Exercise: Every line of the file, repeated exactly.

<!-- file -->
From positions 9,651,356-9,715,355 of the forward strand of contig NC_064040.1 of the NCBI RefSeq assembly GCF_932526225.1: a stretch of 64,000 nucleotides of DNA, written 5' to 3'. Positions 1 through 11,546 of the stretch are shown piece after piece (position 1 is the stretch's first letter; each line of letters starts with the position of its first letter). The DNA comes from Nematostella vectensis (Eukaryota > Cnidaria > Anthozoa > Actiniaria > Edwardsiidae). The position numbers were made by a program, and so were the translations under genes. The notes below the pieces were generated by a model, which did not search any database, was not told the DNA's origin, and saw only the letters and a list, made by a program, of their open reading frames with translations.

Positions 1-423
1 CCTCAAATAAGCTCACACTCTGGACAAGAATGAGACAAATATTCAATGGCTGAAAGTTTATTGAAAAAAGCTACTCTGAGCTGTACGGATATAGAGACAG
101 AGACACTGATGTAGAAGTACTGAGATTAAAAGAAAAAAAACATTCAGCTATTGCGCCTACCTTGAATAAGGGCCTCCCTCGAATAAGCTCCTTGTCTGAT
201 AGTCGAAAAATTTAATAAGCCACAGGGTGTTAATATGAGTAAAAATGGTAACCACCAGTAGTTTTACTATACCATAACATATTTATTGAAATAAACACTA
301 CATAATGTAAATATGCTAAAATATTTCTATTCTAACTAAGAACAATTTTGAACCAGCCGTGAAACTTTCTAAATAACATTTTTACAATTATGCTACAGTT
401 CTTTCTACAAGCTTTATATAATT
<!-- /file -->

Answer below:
From positions 9,651,356-9,715,355 of the forward strand of contig NC_064040.1 of the NCBI RefSeq assembly GCF_932526225.1: a stretch of 64,000 nucleotides of DNA, written 5' to 3'. Positions 1 through 11,546 of the stretch are shown piece after piece (position 1 is the stretch's first letter; each line of letters starts with the position of its first letter). The DNA comes from Nematostella vectensis (Eukaryota > Cnidaria > Anthozoa > Actiniaria > Edwardsiidae). The position numbers were made by a program, and so were the translations under genes. The notes below the pieces were generated by a model, which did not search any database, was not told the DNA's origin, and saw only the letters and a list, made by a program, of their open reading frames with translations.

Positions 1-423
1 CCTCAAATAAGCTCACACTCTGGACAAGAATGAGACAAATATTCAATGGCTGAAAGTTTATTGAAAAAAGCTACTCTGAGCTGTACGGATATAGAGACAG
101 AGACACTGATGTAGAAGTACTGAGATTAAAAGAAAAAAAACATTCAGCTATTGCGCCTACCTTGAATAAGGGCCTCCCTCGAATAAGCTCCTTGTCTGAT
201 AGTCGAAAAATTTAATAAGCCACAGGGTGTTAATATGAGTAAAAATGGTAACCACCAGTAGTTTTACTATACCATAACATATTTATTGAAATAAACACTA
301 CATAATGTAAATATGCTAAAATATTTCTATTCTAACTAAGAACAATTTTGAACCAGCCGTGAAACTTTCTAAATAACATTTTTACAATTATGCTACAGTT
401 CTTTCTACAAGCTTTATATAATT